Chou said that in Thailand videos featuring the monarch with a seat over his head have been removed for insulting the monarchy. The country has some of the world's toughest "lese- majeste" laws.

In Canada, Google was asked by officials to get rid of a YouTube video showing a citizen urinating on his passport and flushing it down the toilet. But in that instance the company refused.

Google and many other online providers maintain that they cannot lawfully remove any content for which they are merely the host and not the producer, a principle enshrined in EU law on eCommerce since 2000.

In January 2012 the European Union's executive Commission announced it would introduce clearer guidelines on handling such requests, outlining under which circumstances it would be legal to have content removed from the Web and when it would curb free speech and fundamental rights.

The Commission has launched a public consultation called "a clean and open Internet" and has asked companies how many requests they get to take down content, from whom and for what reason.

Among examples of material that should be taken down EU regulators cite racist content, child abuse or spam. The rules are expected to be announced before the end of the year.

Original URL: http://www.theregister.co.uk/2012/06/19/google_youtube_youtubemp3/
Google blocks MP3 rippers from YouTube
YouTube-mp3.com calls for help from pirates supporters


By Iain Thomson in San Francisco

Posted in Music and Media, 19th June 2012 19:03 GMT

Websites that allow MP3 files to be recorded from YouTube are feeling the wrath of the Chocolate Factory, and popular ripping site YouTube-mp3 is calling foul.

"Google is accusing us to threaten your safety and wanted us to close this service. If we wouldn't comply they threatened to sue us," said no-last-name Philip on YouTube.mp3's blog [1]. "Unfortunately Google has just blocked all of our servers from accessing YouTube so we had to disable all conversion functionality."

Google is trying to criminalize the estimated 200 million people that use such services, Philip said, and pointed out that taking a recording in this way is legal in some countries. Google is also being hypocritical, he asserted, applying terms and conditions while digitizing books without the author's consent and borrowing headlines for Google News.

"We have always taken violations of our Terms of Service seriously," a YouTube spokesman told El Reg in an email, "and will continue to enforce these Terms of Service against sites that violate them."

A source familiar with the case said there was some surprise within Google that this issue had kicked off so publicly, although YouTube-mp3's public protest had obviously had an effect on the buzz. Google puts out plenty of these requests and has blocked services that strip out advertising from YouTbue in the past, and officially the company is saying that it's just business as usual.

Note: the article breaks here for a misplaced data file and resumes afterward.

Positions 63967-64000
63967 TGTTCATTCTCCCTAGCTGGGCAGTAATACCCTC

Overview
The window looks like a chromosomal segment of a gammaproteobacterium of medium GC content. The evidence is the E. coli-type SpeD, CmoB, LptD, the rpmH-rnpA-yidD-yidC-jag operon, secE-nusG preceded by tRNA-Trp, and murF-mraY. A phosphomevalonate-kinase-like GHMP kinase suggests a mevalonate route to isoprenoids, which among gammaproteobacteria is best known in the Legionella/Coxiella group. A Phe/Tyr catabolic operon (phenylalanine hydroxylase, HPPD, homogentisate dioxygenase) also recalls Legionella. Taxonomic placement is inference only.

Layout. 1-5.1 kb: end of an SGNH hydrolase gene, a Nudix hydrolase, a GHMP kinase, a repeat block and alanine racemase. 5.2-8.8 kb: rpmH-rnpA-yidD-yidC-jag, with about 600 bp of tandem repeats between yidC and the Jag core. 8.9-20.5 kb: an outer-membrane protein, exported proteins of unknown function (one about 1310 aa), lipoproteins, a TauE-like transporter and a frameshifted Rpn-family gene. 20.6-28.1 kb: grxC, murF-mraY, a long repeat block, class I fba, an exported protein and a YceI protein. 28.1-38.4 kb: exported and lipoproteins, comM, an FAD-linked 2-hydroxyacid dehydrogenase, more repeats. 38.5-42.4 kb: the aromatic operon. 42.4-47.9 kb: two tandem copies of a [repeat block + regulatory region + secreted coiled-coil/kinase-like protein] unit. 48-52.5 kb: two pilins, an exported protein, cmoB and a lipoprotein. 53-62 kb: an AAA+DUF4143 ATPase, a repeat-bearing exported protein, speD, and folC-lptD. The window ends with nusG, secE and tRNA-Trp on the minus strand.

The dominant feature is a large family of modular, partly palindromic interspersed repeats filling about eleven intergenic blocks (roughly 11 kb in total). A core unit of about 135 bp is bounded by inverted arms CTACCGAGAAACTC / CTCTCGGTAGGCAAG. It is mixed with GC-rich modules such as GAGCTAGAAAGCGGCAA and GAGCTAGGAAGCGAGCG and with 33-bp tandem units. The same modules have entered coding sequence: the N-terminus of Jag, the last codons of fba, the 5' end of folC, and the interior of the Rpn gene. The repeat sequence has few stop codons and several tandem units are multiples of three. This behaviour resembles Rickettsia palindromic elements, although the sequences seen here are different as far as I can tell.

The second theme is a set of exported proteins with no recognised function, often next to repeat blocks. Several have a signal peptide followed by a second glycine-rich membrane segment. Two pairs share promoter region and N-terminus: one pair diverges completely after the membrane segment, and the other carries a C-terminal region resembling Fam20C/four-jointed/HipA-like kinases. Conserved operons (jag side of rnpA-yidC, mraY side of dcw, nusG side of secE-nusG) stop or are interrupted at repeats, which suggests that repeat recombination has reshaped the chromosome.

But YouTube-mp3 and similar services are not new, so why the sudden crackdown? Google is certainly rolling out more persistent advertising on YouTube and could be looking to shut down anything that calls that into question. Advertisers are looking a lot more closely at internet traffic data these days, thanks in part to better BI tools, and there's downward pressure on rates.

There's also Hollywood to consider. The media moguls have learned to get along with YouTube, and now the service is looking to expand its access to films for sale as well as access to back-catalog material and the rights to stream live events [2].

YouTube-mp3 is calling for supporters and users to contact YouTube to express their concern, and Philip says: "If you are Larry Page or Sergey Brin: Contact me." ®
Links

http://www.youtube-mp3.org/help-us
http://www.theregister.co.uk/2012/05/27/youtube_gets_frontrow_downunder/



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06-20-2012, 03:44 PM,
#2
RE: Pot Vs. Kettle: ¨Back Da Fuck Up Nigga! Dis My ´Hood!¨
lol, you know the saying...government hates competition.
"Listen to everyone, read everything, believe nothing unless you can prove it in your own research"
~William Cooper

DTTNWO!
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06-20-2012, 04:00 PM,
#3
RE: Pot Vs. Kettle: ¨Back Da Fuck Up Nigga! Dis My ´Hood!¨
yup, so does google. Feel free to post examples of blatant hypocircy here.

Shocking Censorship at Google News and the Future of Net Neutrality
[Image: google-censor.jpg]
By David DeGraw
The Public Record
Apr 8th, 2010

The recent federal court ruling in favor of censorship on the part of internet companies representing the interests of the Business Roundtable — Comcast, AT&T, Verizon and Time Warner — is a serious threat to the dissemination of critical information vital to the functioning of our democracy. The consolidation of media companies that has occurred in traditional media outlets, such as newspapers, radio and television, has led to the strategic dumbing down of the U.S. population.

Under tight control by the most powerful corporations on the planet, U.S. mainstream media has become an omnipresent propaganda system designed to divide, distract, confuse and create apathy among the U.S. populace. In the process, mainstream corporate controlled media has obscured, isolated and suppressed dissent and understanding of our present ruling class.

The internet has emerged as a vital countervailing force to powerful interests who seek to undermine the founding ideals of our country and further impoverish an unsuspecting middle class of hardworking Americans. Thanks to the tireless hard work of citizen journalists (bloggers) across the political spectrum, a growing number of American citizens have become informed and engaged to a level not seen since the pamphleteers enlightened the citizenry and sparked the first American Revolution.